Vagneur: Driving lessons during potato harvest
When my daughter was 5, we’d feed the horses together in the winter. She’d drive and I’d throw the hay off the back of our pickup truck. We didn’t think it was a big deal; in fact it sort of came naturally, a young girl standing up on the seat behind the steering wheel, listening to her father yell out the directions, “Turn right” or “Turn left.” Naturally, I had to pay attention and jump in the truck when we’d hit the end of the feed ground, putting a stop to our forward progress. She’s been driving ever since and is an excellent driver.
It was a little different when I was 5. We fed the horses and cows off of a feed sled pulled by a team of draft horses. It took the better part of the morning to get the job done, so I never got to go during the week and, when the weekend came, I was busy skiing on Little Nell. But I didn’t get left out of the early-age driving experiences.
My turn came during the potato harvest. Just as in a garden, potatoes are planted in rows, just longer than behind your house, rows that sometimes cover 5, 10 or 15 acres. Good farmers spend all summer watering and weeding those rows, nurturing what they hope is a good crop, and after the vines freeze in the fall, it’s harvest time.
It’s much more modern now, but guys like Romeo Pelletier, who grew up farming potatoes in Maine, will tell you it’s still a lot of work. With a potato digger that left the freshly dug spuds lying on top of the ground, vines separated from the tubers, it was up to a crew of potato pickers who, on hands and knees, would toss the buggers into steel baskets as they worked the row.
Two pickers worked side-by-side, each on a separate row so that when their baskets got full they’d be emptied into a single burlap sack. Then the pickers would each head up their respective rows, filling up the baskets once again. There are several great blues tunes written about “throwing out the row,” stories of men and women who work in the fields. Aspen High School would close down for a week during the potato harvest, allowing students to earn some money while helping out the local ranchers.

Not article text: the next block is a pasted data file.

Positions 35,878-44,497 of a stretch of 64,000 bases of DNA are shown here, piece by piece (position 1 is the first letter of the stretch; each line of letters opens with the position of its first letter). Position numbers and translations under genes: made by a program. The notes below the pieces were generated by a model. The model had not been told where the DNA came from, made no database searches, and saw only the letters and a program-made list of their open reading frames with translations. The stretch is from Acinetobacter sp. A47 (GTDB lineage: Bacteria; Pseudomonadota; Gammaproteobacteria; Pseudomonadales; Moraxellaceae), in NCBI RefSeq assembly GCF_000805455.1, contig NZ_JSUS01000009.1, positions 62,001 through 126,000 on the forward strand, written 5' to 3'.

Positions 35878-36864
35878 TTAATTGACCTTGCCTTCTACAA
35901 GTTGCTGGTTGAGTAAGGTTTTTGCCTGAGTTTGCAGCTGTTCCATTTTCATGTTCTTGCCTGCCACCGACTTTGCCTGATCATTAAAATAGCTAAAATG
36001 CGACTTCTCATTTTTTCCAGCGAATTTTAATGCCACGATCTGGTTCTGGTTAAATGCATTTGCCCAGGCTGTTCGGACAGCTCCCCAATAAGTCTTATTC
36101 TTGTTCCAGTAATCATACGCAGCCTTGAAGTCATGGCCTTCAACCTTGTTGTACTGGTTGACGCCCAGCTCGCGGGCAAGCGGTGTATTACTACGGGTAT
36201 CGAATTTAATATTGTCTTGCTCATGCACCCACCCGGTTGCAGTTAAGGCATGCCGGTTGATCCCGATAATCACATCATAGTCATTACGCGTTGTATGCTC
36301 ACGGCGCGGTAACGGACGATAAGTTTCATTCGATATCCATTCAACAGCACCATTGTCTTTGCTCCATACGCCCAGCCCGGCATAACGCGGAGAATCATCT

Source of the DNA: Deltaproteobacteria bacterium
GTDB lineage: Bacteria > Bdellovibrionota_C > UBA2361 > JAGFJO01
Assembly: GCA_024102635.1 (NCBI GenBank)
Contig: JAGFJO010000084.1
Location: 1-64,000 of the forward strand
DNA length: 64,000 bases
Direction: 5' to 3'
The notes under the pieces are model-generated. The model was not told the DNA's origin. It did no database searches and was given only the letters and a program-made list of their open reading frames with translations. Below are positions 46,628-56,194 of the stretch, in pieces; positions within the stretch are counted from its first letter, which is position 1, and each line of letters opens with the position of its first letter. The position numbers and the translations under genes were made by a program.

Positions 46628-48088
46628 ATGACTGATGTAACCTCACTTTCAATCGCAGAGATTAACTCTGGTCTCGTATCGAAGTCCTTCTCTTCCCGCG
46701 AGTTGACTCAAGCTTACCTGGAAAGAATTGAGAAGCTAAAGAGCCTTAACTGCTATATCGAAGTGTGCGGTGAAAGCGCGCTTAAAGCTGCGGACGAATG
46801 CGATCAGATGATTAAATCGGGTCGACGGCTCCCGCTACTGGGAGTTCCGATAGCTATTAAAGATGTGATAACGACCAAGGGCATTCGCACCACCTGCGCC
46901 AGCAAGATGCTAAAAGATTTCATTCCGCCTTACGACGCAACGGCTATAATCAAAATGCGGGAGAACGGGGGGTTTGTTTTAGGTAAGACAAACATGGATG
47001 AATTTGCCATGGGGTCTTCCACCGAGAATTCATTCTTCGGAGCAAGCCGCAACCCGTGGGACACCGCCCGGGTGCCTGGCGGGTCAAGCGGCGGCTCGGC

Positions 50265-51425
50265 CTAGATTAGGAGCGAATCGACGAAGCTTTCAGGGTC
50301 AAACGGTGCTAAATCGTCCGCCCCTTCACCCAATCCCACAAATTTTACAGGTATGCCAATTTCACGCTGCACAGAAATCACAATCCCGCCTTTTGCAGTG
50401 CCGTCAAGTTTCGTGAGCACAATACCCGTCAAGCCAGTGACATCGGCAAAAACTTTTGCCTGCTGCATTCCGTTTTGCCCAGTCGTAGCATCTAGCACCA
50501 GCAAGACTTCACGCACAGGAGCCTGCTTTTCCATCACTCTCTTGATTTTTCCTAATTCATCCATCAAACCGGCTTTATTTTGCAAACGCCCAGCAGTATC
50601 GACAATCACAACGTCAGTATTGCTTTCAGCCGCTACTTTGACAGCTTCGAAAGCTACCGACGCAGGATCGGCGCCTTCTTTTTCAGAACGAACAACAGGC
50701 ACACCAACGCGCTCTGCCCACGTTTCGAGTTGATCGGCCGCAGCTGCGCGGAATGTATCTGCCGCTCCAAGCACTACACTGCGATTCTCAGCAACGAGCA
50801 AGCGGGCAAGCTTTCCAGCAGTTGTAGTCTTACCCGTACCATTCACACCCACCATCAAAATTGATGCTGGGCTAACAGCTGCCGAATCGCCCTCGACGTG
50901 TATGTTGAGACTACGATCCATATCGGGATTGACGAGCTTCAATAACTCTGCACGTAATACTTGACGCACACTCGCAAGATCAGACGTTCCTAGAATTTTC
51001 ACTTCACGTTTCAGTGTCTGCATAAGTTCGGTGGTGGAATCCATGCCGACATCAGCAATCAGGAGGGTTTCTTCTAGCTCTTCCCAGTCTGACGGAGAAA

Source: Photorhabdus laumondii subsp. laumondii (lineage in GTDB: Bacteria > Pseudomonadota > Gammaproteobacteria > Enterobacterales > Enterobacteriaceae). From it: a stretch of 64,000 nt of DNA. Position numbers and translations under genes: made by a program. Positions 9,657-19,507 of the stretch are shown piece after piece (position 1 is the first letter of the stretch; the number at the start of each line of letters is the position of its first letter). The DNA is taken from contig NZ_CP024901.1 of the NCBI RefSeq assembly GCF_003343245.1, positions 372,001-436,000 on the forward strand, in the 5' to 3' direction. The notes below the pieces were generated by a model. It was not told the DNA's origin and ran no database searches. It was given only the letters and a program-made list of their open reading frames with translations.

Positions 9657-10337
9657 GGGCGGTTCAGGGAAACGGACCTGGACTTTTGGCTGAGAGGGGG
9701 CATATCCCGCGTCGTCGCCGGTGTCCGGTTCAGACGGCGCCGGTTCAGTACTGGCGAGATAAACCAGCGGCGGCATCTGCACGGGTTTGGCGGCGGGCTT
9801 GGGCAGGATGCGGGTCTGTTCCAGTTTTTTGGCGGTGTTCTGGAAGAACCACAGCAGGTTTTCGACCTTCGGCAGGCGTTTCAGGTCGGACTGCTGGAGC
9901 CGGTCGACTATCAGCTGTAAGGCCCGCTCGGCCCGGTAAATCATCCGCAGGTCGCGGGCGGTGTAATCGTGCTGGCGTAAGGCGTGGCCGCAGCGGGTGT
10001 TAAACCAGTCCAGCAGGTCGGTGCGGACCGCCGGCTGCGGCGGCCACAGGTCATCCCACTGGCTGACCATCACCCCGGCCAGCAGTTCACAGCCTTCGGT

Anyway, once it looked like a truckload of spuds had been picked, it was time to fire up the 1948 Diamond T and haul the potatoes to the cellar for further processing. Propitiously, someone had to drive the truck along the row of burlap bags, about half filled from the two baskets-full they contained. Depending on the size of the field, it might take two or more trips to fill up the truck.
Since I was always hanging around, being in the way or otherwise obtrusive, my dad put me to work driving the truck. All I had to do was keep it going straight, not hit any burlap sacks, and I soon learned to sometimes hit the horn to remind my dad that we were very near the end of the row. Standing up on the seat as I was, I couldn’t stop the beast from going into the ditch at the end. Or sometimes I had to hit the horn when the soft dirt pulled the wheel one way or the other and my small arms weren’t strong enough to pull it back to straight (no power steering). I learned the very basic rudiments of driving that way.
We’d take the truckload of potatoes to the cellar, where two or three men would haul them inside and dump them in one of several cordoned-off sections. This would continue until all of the tubers were at last hauled in and then the sorting would begin.
The potatoes were organized, according to size and quality, on a long, moving steel belt that allowed dirt and other impurities to fall through. Hired hands and ranch wives generally operated this machinery while my dad funneled the potatoes into large burlap sacks situated over a scale. When full, each bag weighed 100 pounds. My dad would switch a lever, sending the spuds to an empty sack while he sewed the full one together using a long, silver needle. Then we shipped them to points beyond by rail.
There was a lot going on, and a kid was generally unappreciated due to the heavy nature of the work, but when it came time to drive the truck, I always grabbed the wheel before I was asked.
I went on to drive farm tractors (still do), tractor-trailers, bulldozers, front-end loaders, dump trucks and about anything else that needed driven. For a number of years, I was a defensive driving instructor, as well. It gets in your blood.
Tony Vagneur writes here on Saturdays and welcomes your comments at firstname.lastname@example.org.
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